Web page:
611,000 deaths per year by heart disease,
15,696 deaths per year by murder (2016),
100 deaths per year by scorpion,
30 deaths per year by pet dogs,
2 deaths per year by BEAR (40 since 2000),
1 death per year by Alligator (mostly on golf courses),
1 death per year by Orcas & Dolphins (i.e. flipping kayakers, etc.)
1 death every TWO years by SHARK,
1 death every THREE years by COUGAR (9 since 1990), and
1 death every EIGHT years by WOLF (2 since 2000, or in the last century).
Considering how often people enjoy the wilderness, you can see how wild animal attacks are exceedingly RARE! Wolves and Cougars (one of 40 different names for the SAME animal!) are incredibly shy. Cougars are even shy amongst themselves (except during mating season). As for bears, you are 300-times more likely to be attacked by an owner’s dog, and 3,000-times more likely to be attacked by a dog’s owner.
Black bears, are fully-equipped, natural-born, survivors: They can run as fast as a racehorse, swim like a fish, climb trees like a monkey, and have a nose like a bloodhound. Grizzly bears, not so much, which is reflected in their North American numbers (Grizzly bears, 55,000. Black bears, 600,000). Moreover, black bears are SMART! That does not mean they can reason (only people can do that), but being smart means they can learn.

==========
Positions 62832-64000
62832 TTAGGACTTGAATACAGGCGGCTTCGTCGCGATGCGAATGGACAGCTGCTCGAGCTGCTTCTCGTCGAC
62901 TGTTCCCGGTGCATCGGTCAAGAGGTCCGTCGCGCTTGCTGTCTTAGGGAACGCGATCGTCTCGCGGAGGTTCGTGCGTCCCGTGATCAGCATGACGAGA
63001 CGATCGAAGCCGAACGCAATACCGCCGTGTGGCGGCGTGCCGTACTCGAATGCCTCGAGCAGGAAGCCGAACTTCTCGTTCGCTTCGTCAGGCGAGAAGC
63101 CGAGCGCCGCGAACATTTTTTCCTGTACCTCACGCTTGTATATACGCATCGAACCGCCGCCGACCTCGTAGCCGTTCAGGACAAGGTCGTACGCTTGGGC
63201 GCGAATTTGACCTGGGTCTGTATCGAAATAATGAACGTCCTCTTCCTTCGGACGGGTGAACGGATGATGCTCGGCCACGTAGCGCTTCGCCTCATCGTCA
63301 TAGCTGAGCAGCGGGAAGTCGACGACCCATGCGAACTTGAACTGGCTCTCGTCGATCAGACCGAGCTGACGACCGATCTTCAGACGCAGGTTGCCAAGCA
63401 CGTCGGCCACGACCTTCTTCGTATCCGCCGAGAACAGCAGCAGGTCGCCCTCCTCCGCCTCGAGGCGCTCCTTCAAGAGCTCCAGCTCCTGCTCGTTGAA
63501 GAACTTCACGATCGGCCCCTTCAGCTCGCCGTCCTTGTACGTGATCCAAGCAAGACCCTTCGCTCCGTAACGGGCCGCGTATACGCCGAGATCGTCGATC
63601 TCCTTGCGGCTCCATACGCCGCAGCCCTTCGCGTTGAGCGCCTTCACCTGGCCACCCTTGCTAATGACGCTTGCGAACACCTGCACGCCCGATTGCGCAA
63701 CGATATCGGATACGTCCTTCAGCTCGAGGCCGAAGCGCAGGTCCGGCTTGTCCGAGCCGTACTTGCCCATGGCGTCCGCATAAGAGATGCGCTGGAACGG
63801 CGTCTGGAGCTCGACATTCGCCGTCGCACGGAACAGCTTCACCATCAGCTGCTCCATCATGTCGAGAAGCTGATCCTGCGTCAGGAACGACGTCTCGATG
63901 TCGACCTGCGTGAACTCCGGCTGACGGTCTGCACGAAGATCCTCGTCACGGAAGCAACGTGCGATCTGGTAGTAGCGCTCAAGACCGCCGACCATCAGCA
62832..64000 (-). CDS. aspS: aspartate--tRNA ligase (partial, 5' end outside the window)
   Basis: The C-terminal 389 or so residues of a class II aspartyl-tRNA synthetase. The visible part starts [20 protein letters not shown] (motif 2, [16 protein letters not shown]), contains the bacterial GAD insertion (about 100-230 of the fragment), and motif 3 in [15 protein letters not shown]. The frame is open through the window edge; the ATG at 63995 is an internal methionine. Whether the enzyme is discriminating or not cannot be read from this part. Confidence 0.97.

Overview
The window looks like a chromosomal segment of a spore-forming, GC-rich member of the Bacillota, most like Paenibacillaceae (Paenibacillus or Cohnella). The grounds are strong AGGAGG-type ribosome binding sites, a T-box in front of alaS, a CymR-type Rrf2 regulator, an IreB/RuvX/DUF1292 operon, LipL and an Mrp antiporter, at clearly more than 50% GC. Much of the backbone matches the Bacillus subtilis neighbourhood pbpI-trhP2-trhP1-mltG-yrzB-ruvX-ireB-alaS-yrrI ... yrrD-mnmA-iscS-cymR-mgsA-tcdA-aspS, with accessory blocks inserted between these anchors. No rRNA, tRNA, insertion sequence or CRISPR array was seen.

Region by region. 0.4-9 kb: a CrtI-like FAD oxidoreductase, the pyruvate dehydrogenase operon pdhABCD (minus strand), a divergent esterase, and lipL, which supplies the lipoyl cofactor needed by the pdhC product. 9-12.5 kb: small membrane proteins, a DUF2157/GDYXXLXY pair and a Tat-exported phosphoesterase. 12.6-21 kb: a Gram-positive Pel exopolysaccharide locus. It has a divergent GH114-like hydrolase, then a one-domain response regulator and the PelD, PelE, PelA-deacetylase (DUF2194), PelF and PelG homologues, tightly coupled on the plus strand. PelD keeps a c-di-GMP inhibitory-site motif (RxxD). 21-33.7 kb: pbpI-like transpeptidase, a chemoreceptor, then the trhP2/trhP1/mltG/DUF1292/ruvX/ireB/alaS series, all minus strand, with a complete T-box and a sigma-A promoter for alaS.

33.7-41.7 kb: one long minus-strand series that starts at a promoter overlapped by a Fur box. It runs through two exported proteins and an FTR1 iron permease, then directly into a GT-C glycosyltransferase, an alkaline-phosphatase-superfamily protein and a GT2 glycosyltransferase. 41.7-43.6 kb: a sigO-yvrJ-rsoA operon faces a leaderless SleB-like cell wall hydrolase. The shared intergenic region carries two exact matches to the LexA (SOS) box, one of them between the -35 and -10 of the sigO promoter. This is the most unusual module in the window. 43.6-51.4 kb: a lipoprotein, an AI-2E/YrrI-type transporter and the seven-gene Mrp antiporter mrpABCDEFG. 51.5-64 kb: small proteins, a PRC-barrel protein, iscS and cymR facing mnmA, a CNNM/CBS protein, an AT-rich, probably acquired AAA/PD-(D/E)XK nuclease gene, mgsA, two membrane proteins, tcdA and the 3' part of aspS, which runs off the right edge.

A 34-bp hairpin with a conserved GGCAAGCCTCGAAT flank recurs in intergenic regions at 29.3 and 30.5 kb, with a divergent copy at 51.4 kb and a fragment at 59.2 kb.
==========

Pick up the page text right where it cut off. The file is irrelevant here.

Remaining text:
One of the main features in their behavioral profile is they are hard-wired to AVOID potential conflict. That’s why they run or climb, to avoid injury/death. The only reason they attack is if they perceive a threat (NOT because they’re “angry”), which can happen if you surprise them when eating, mating, or even if you both just happen to turn the same corner.
As rare as they are, incidents do happen, but typically because the bear has come to associate human presence with food opportunities/rewards (often because the unknowing and/or inexperienced has left food, food scraps or food garbage out). When they become habituated, a bear-human incident is inevitable. Yet, it’s always “…the BEAR’S fault!”
IT’S ALL BEAR COUNTRY!
As I mentioned before, I’ve been a wilderness enthusiast (land and sea) for nearly 35 years and I’ve seen a LOT of bears at a distance (The way I like it) because I usually make a lot of noise. One summer, I was on my way into the San Gabriels when I stopped at one of my favorite trail camps for a few nights, Mt. Lowe Trail Camp (site of the old Mt. Lowe Tavern). It is regularly used and frequently visited, since there’s a restroom in the campground and there’s a great view from Inspiration Point a few hundred yards away.
I use a camping hammock of my own design (more on this in another post), and I tend to hang it a little high (no reason, I just like it that way). That night, I was awoken by what felt like a head bumping me from below. I thought, “Did I just dream that? I couldn’t have, my hammock is still swinging!” Just then, I heard a little noise near my gear about 2 or 3 yards away. I peaked out, shined a light, and there was a juvenile bear investigating the bacon grease I was saving to fry some potatoes (NOTE: I must accept some responsibility here by not making the grease inaccessible). I had put it in a double-plastic bag, but that’s no defense against a bear’s nose!